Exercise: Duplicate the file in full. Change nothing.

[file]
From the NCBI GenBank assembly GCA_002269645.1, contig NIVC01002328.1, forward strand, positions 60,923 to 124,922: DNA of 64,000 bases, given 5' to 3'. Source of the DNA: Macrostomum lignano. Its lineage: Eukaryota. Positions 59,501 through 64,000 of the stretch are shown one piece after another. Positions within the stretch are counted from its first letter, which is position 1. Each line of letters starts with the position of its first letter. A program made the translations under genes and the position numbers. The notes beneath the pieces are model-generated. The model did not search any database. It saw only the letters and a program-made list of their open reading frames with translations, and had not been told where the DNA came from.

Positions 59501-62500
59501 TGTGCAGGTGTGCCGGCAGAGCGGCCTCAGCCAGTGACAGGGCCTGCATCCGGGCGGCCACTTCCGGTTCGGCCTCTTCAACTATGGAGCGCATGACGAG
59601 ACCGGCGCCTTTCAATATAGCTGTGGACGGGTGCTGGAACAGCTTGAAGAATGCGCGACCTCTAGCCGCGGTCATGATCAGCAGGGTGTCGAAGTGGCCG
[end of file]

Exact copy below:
From the NCBI GenBank assembly GCA_002269645.1, contig NIVC01002328.1, forward strand, positions 60,923 to 124,922: DNA of 64,000 bases, given 5' to 3'. Source of the DNA: Macrostomum lignano. Its lineage: Eukaryota. Positions 59,501 through 64,000 of the stretch are shown one piece after another. Positions within the stretch are counted from its first letter, which is position 1. Each line of letters starts with the position of its first letter. A program made the translations under genes and the position numbers. The notes beneath the pieces are model-generated. The model did not search any database. It saw only the letters and a program-made list of their open reading frames with translations, and had not been told where the DNA came from.

Positions 59501-62500
59501 TGTGCAGGTGTGCCGGCAGAGCGGCCTCAGCCAGTGACAGGGCCTGCATCCGGGCGGCCACTTCCGGTTCGGCCTCTTCAACTATGGAGCGCATGACGAG
59601 ACCGGCGCCTTTCAATATAGCTGTGGACGGGTGCTGGAACAGCTTGAAGAATGCGCGACCTCTAGCCGCGGTCATGATCAGCAGGGTGTCGAAGTGGCCG